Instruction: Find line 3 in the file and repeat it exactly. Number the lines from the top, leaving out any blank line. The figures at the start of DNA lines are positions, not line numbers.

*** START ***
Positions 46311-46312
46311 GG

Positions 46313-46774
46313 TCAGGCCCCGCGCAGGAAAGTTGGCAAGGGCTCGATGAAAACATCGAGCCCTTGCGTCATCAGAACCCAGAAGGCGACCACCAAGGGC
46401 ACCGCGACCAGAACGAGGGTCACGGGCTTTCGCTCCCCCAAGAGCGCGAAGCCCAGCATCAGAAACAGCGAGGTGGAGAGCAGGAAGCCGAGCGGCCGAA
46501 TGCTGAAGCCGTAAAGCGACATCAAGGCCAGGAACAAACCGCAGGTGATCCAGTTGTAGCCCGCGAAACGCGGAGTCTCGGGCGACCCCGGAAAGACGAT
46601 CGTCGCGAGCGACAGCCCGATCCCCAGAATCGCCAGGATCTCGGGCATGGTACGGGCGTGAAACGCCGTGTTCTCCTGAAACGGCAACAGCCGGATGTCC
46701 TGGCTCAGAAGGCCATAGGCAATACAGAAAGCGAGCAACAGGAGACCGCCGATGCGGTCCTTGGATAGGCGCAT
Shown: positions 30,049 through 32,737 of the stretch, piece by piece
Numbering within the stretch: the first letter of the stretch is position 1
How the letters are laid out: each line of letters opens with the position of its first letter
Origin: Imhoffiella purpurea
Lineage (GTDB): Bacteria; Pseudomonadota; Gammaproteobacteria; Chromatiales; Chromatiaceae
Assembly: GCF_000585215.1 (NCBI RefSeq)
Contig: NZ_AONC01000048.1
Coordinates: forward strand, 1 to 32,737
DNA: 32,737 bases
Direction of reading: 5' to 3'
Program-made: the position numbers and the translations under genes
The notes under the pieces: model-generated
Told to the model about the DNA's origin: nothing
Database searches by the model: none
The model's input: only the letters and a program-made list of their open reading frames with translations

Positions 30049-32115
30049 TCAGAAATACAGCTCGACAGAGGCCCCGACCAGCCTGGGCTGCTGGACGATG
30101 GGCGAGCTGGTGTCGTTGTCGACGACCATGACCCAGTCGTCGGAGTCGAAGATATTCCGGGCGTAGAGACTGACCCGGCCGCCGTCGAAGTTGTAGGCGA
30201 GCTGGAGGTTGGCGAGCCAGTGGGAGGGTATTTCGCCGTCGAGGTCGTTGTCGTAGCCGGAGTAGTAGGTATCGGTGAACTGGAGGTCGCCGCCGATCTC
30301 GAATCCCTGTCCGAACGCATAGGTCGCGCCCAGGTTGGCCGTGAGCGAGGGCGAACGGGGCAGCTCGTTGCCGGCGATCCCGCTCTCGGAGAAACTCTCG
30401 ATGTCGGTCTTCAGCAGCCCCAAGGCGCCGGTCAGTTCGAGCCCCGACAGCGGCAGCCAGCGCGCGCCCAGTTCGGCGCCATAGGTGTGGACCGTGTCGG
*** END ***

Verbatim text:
Positions 46313-46774